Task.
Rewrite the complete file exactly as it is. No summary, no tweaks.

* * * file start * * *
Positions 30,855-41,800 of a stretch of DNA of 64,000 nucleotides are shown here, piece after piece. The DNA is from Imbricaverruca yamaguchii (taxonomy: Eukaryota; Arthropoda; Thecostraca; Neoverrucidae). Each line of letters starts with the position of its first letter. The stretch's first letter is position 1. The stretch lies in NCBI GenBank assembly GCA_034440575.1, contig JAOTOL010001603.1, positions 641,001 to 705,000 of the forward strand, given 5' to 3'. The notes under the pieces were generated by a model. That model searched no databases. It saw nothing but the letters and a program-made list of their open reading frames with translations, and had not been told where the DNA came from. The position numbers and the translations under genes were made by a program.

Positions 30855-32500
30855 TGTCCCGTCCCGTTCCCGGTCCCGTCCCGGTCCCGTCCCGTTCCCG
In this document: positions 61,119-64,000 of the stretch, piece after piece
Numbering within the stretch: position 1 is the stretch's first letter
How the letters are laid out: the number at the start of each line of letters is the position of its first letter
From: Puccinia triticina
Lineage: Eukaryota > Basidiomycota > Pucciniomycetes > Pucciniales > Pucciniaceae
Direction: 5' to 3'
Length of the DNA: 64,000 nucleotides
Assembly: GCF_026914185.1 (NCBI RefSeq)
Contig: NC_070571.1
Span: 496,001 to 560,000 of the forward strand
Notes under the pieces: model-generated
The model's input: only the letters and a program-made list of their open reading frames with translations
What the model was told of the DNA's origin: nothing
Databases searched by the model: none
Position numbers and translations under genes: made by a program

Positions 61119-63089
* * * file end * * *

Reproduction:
Positions 30,855-41,800 of a stretch of DNA of 64,000 nucleotides are shown here, piece after piece. The DNA is from Imbricaverruca yamaguchii (taxonomy: Eukaryota; Arthropoda; Thecostraca; Neoverrucidae). Each line of letters starts with the position of its first letter. The stretch's first letter is position 1. The stretch lies in NCBI GenBank assembly GCA_034440575.1, contig JAOTOL010001603.1, positions 641,001 to 705,000 of the forward strand, given 5' to 3'. The notes under the pieces were generated by a model. That model searched no databases. It saw nothing but the letters and a program-made list of their open reading frames with translations, and had not been told where the DNA came from. The position numbers and the translations under genes were made by a program.

Positions 30855-32500
30855 TGTCCCGTCCCGTTCCCGGTCCCGTCCCGGTCCCGTCCCGTTCCCG
In this document: positions 61,119-64,000 of the stretch, piece after piece
Numbering within the stretch: position 1 is the stretch's first letter
How the letters are laid out: the number at the start of each line of letters is the position of its first letter
From: Puccinia triticina
Lineage: Eukaryota > Basidiomycota > Pucciniomycetes > Pucciniales > Pucciniaceae
Direction: 5' to 3'
Length of the DNA: 64,000 nucleotides
Assembly: GCF_026914185.1 (NCBI RefSeq)
Contig: NC_070571.1
Span: 496,001 to 560,000 of the forward strand
Notes under the pieces: model-generated
The model's input: only the letters and a program-made list of their open reading frames with translations
What the model was told of the DNA's origin: nothing
Databases searched by the model: none
Position numbers and translations under genes: made by a program

Positions 61119-63089